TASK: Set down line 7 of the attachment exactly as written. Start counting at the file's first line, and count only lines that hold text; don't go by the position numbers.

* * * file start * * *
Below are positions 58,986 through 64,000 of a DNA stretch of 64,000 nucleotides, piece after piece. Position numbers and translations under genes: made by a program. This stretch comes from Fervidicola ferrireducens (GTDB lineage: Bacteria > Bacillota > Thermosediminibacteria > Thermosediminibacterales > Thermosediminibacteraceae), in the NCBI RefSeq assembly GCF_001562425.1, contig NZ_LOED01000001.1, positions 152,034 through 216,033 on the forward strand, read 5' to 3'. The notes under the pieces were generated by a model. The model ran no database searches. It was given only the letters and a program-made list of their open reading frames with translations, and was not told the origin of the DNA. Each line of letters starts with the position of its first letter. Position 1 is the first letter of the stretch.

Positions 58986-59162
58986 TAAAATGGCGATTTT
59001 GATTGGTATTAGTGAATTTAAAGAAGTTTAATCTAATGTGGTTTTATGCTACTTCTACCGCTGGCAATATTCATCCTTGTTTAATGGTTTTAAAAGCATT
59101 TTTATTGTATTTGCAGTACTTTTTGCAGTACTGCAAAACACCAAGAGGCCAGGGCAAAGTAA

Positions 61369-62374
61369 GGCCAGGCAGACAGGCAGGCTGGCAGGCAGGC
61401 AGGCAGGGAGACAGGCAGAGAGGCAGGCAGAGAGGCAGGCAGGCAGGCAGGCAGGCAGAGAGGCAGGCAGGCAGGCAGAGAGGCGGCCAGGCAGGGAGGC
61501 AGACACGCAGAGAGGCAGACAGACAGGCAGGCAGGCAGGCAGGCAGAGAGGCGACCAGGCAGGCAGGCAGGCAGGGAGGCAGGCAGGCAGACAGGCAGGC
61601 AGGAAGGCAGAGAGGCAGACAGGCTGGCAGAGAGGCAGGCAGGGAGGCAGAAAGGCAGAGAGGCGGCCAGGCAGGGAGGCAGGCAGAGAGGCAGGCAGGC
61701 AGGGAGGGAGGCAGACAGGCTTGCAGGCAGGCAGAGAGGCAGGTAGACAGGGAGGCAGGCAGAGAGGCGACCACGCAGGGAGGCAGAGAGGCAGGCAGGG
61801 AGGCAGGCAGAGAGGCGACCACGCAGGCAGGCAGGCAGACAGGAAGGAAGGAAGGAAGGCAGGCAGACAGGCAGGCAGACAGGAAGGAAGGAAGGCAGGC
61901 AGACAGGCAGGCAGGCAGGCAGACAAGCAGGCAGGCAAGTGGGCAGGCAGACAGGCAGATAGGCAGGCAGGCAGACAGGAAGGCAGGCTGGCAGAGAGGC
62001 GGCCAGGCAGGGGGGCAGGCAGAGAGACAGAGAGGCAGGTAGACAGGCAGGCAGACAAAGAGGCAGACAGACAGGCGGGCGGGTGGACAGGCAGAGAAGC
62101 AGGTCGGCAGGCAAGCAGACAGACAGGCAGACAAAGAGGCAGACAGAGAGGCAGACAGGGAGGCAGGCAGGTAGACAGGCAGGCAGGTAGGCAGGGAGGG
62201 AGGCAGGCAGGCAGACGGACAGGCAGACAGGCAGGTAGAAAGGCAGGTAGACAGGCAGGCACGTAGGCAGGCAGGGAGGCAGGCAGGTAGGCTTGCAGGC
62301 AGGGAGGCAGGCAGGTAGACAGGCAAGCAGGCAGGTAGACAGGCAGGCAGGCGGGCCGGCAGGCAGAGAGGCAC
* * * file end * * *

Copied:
61369 GGCCAGGCAGACAGGCAGGCTGGCAGGCAGGC